What is Open Yale Courses?
Open Yale Courses (OYC) provides lectures and other materials from selected Yale College courses to the public free of charge via the Internet. The courses span the full range of liberal arts disciplines, including humanities, social sciences, and physical and biological sciences.
- Registration is not required
- No course credit, degree, or certificate is available through the Open Yale Courses website.
The online courses are designed for a wide range of people around the world, among them self-directed and life-long learners, educators, and high school and college students. The integrated, highly flexible web interface allows users, in effect, to audit Yale undergraduate courses if they wish to. It also gives the user a wide variety of other options for structuring the learning process, for example downloading, redistributing, and remixing course materials.
Each course includes a full set of class lectures produced in high-quality video accompanied by such other course materials as syllabi, suggested readings, and problem sets. The lectures are available as downloadable videos, and an audio-only version is also offered. In addition, searchable transcripts of each lecture are provided.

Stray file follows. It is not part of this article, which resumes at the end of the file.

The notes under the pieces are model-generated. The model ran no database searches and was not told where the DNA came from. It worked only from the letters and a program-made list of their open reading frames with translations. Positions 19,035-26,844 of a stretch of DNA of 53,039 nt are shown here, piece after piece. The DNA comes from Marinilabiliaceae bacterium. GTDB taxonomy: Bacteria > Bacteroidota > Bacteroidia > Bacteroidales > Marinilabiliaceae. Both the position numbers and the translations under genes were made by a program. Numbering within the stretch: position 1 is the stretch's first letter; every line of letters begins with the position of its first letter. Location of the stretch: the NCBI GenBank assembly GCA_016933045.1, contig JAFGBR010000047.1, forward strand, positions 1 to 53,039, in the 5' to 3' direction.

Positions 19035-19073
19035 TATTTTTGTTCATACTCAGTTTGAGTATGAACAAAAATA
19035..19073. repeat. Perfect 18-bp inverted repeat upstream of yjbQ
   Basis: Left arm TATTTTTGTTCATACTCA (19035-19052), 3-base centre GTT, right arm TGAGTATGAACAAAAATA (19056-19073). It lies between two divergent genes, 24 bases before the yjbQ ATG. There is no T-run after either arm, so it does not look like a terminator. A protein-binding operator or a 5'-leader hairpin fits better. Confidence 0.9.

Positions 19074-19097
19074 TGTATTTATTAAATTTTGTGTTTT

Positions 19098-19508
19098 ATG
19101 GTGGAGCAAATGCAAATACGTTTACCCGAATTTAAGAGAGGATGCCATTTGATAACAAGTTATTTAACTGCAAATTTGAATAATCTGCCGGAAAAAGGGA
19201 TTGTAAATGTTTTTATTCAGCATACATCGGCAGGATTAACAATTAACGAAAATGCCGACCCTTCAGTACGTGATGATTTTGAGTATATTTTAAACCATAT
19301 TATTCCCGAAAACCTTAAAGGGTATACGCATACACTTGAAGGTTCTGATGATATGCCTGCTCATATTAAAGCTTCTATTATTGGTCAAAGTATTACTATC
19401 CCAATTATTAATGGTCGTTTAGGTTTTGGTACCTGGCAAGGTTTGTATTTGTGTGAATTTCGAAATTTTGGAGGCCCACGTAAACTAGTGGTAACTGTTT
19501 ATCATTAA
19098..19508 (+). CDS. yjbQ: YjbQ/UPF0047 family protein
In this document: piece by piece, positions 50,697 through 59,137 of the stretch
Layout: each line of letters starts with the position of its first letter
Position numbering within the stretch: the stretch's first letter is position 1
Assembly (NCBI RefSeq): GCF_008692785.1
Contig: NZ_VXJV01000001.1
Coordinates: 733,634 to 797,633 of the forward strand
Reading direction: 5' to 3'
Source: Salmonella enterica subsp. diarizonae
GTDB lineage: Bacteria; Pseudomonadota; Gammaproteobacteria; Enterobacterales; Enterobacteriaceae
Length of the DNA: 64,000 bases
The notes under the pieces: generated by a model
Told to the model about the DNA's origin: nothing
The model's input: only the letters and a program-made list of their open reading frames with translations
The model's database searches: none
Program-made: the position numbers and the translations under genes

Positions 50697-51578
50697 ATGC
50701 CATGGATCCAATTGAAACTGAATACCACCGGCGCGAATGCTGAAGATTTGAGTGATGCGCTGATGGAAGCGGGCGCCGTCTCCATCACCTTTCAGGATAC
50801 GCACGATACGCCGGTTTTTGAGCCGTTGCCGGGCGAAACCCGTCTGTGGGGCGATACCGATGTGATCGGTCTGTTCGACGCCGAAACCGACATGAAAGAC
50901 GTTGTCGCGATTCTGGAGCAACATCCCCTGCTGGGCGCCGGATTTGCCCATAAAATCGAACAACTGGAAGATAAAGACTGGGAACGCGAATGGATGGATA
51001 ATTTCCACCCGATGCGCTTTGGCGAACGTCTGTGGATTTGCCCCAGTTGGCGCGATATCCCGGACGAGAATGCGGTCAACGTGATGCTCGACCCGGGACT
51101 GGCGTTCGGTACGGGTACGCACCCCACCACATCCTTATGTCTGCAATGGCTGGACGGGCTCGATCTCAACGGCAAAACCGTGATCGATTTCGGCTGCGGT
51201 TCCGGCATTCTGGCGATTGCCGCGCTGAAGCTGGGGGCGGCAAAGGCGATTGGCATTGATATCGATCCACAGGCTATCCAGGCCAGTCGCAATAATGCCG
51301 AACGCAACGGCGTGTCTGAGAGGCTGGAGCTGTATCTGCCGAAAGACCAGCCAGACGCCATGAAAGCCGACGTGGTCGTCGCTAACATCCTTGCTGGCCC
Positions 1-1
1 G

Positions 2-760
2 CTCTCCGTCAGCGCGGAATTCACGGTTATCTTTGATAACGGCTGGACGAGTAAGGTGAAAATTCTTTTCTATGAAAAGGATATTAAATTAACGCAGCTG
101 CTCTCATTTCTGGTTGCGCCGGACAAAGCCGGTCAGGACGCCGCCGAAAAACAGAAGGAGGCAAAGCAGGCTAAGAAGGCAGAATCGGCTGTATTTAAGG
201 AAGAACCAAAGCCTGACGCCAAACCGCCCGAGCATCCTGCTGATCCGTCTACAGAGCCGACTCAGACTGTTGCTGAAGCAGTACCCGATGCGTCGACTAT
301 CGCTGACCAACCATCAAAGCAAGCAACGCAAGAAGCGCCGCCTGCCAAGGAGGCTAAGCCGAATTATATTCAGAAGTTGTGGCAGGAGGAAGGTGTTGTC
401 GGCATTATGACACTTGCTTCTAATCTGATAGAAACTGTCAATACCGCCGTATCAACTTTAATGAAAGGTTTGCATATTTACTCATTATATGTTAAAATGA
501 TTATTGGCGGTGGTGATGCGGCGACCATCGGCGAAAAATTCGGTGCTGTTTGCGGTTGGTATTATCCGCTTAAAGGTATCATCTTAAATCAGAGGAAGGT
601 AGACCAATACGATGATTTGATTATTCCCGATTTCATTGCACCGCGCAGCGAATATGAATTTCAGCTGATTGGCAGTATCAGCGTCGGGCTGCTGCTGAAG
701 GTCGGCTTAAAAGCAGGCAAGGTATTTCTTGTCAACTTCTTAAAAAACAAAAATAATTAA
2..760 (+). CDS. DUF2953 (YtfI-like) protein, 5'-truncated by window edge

Who Leads Open Yale Courses?
Diana E. E. Kleiner, Dunham Professor of History of Art and Classics and former Deputy Provost, is Founding Project Director and Principal Investigator of Open Yale Courses. Professor Kleiner brings to the project a wealth of experience in the development of Internet educational offerings as well as her long-time experience as Yale professor, scholar, and administrator.
Who is Participating in Open Yale Courses?
Leading Yale scholars and scientists who teach outstanding courses at the introductory undergraduate level are participating in Open Yale Courses. The project website provides brief biographical information and links to their departmental affiliation.
Who is Supporting Open Yale Courses?
Open Yale Courses is supported by a grant from the William and Flora Hewlett Foundation in Menlo Park, CA. Through its Open Educational Resources (OER) initiative, launched in 2001, the Hewlett Foundation “seeks to use information technology to help equalize access to knowledge and educational opportunities across the world.” The initiative supports “the development and dissemination of high quality content, innovative approaches to remove barriers to the creation, use, re-use and sharing of high quality content, and projects that seek to improve understanding of the demand for openly available content.” Visit http://www.hewlett.org.